Kitchn Love Letters

I Tried 6 Famous Waffle Recipes and the Winner Will Change Your Sunday Mornings Forever

published Mar 16, 2024
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overhead shot of six piles of waffles, all made using different recipes
Credit: Photo: Alex Lepe ; Food Stylist: Brett Regot

Once you determine if you are a sweet or savory breakfast person, the next question is whether you want pancakes or waffles. They feature mostly the same ingredients and have similar methods for making the batter, but a waffle maker transforms the batter into something very different than a griddled pancake. Whether square, round, mini, thick, thin, or animal-shaped, a waffle is a showstopping thing of beauty. That’s even without singing the praises of the butter-filled, syrup-laden indents.

We recently tested the six most popular pancakes on the internet in search of the best. Obviously, waffles were next. Does separating eggs and whipping the whites make a difference? Will buttermilk yield a more tender waffle than milk? In the battle of oil versus butter, which gives a crisper exterior? Read on to find out which ones are worthy of your next breakfast or breakfast-for-dinner.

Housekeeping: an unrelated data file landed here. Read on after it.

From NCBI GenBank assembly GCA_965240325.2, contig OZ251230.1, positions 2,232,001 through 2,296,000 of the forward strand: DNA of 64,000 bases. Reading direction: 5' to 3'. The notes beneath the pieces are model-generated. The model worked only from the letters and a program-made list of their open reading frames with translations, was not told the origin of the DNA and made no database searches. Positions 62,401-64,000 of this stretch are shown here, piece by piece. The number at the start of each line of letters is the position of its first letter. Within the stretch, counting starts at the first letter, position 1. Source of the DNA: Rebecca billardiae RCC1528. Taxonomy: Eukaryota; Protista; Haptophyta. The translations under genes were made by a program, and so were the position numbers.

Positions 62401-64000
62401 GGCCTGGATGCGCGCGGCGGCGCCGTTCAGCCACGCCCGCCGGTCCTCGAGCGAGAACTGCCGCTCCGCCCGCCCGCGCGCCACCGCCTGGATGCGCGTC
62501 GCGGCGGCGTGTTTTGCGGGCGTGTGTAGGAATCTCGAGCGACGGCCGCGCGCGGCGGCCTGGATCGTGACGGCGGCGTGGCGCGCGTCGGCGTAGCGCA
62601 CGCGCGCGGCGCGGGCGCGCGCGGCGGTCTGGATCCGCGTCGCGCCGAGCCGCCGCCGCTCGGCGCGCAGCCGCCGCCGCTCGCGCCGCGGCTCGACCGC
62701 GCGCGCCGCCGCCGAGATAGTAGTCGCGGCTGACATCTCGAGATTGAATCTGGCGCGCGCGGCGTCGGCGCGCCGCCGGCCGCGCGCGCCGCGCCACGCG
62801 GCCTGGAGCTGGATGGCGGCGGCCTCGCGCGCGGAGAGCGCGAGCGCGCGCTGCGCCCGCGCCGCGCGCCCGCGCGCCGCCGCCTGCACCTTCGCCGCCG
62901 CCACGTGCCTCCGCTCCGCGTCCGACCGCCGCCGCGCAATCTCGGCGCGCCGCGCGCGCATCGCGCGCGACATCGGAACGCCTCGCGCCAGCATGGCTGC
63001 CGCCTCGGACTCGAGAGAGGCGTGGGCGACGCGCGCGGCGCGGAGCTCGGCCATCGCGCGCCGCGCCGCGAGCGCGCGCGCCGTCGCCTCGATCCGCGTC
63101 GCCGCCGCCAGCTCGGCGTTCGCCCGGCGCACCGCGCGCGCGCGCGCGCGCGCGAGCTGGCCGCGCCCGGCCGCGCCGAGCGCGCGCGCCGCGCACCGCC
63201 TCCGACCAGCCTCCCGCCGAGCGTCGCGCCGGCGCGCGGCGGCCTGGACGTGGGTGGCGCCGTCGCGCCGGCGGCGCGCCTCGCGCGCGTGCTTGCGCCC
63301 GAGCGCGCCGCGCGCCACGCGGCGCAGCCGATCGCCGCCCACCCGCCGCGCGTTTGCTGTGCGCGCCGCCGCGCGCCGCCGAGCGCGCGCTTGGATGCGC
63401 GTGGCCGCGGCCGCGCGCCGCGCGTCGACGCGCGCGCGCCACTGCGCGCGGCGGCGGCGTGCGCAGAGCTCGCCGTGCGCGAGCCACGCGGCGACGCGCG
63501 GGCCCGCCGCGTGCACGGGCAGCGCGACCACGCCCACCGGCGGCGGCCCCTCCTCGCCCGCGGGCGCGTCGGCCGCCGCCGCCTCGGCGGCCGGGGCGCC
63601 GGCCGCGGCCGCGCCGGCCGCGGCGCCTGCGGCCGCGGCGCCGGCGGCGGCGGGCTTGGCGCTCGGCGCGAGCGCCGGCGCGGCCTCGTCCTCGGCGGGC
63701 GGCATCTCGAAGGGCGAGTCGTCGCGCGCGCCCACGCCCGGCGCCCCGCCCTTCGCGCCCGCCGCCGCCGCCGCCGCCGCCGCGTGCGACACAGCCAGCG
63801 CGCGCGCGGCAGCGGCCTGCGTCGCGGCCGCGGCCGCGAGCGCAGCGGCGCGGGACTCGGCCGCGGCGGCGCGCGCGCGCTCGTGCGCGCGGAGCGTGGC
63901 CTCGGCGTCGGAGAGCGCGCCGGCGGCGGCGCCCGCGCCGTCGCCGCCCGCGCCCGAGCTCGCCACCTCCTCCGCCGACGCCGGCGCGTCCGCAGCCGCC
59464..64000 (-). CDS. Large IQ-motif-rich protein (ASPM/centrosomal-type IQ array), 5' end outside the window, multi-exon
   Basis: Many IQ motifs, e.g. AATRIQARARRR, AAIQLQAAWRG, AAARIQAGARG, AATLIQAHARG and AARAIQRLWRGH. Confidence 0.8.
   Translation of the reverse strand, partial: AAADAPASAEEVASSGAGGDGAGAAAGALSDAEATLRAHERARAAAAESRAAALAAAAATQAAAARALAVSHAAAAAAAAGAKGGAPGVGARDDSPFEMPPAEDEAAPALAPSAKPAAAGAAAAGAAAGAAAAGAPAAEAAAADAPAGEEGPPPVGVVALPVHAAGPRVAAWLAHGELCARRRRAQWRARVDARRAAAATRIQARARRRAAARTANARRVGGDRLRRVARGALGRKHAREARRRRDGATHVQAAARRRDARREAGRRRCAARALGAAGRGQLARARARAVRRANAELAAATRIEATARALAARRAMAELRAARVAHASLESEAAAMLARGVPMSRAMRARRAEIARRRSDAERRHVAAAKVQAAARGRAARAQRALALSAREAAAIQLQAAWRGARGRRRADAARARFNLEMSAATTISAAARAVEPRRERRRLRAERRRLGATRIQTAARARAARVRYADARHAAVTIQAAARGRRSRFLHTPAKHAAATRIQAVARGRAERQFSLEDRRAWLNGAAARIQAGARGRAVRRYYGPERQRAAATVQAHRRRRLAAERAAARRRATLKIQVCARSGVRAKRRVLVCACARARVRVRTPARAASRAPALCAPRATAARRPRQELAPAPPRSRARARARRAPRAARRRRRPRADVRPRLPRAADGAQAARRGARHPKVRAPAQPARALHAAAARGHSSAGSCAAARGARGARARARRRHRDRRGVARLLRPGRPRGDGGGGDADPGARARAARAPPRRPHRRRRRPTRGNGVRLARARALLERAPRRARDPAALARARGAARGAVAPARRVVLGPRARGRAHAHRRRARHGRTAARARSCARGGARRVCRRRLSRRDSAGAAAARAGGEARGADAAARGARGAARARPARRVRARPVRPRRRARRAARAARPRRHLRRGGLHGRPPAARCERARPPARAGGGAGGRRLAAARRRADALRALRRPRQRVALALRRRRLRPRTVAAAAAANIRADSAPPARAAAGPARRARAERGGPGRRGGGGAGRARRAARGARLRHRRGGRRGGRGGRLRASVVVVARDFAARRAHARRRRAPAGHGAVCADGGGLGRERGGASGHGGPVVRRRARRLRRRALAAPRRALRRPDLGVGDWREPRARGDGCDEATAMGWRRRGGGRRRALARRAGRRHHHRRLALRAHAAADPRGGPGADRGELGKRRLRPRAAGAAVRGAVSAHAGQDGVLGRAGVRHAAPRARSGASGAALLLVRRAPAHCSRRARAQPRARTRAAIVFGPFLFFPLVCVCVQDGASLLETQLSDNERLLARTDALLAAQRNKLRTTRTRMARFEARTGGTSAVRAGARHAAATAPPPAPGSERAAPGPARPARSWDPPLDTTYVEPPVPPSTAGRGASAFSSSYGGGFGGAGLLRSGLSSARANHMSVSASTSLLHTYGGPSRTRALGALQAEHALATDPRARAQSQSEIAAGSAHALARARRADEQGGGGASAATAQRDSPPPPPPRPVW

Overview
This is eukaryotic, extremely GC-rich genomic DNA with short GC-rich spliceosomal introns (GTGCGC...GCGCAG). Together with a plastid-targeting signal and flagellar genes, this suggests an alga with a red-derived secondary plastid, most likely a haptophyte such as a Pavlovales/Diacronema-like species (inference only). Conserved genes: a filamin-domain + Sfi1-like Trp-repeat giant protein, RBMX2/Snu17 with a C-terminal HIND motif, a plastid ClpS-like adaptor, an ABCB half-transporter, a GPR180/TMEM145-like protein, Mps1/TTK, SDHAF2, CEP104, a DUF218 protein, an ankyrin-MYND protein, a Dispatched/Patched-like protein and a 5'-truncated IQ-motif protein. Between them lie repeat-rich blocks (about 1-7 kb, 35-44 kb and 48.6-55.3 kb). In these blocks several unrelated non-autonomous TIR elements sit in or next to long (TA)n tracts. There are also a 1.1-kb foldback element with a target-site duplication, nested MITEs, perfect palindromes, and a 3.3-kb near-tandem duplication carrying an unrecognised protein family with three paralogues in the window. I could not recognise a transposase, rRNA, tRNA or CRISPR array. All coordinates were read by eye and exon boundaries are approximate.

Quick Overview

So, What’s the Best Waffle Recipe?

Ree Drummond’s classic waffles are light and crispy with the perfect amount of sweetness. Based on texture, flavor, and ease, this is the waffle recipe we recommend the most.

Meet Our 6 Waffle Contenders

For this showdown, we collected six famous waffle recipes to cook and compare against each other. This showdown stuck to waffle recipes leavened with baking powder, baking soda, or both, as yeasted waffles (oh-so delicious) are different altogether. The batter was cooked one large round waffle at a time without any stirred-in flavors, and no special toppings were prepared. 

  • Grandbaby Cakes (Jocelyn Delk Adams): These buttermilk waffles have something none of the other recipes do: a hint of spice from a sprinkle of ground cinnamon. The dry ingredients are similar to the other recipes, except for the surprising omission of salt. While there is no added salt, the recipe does call for salted butter in the batter. The liquid is all buttermilk, and the eggs are separated with the white beaten and folded in at the end.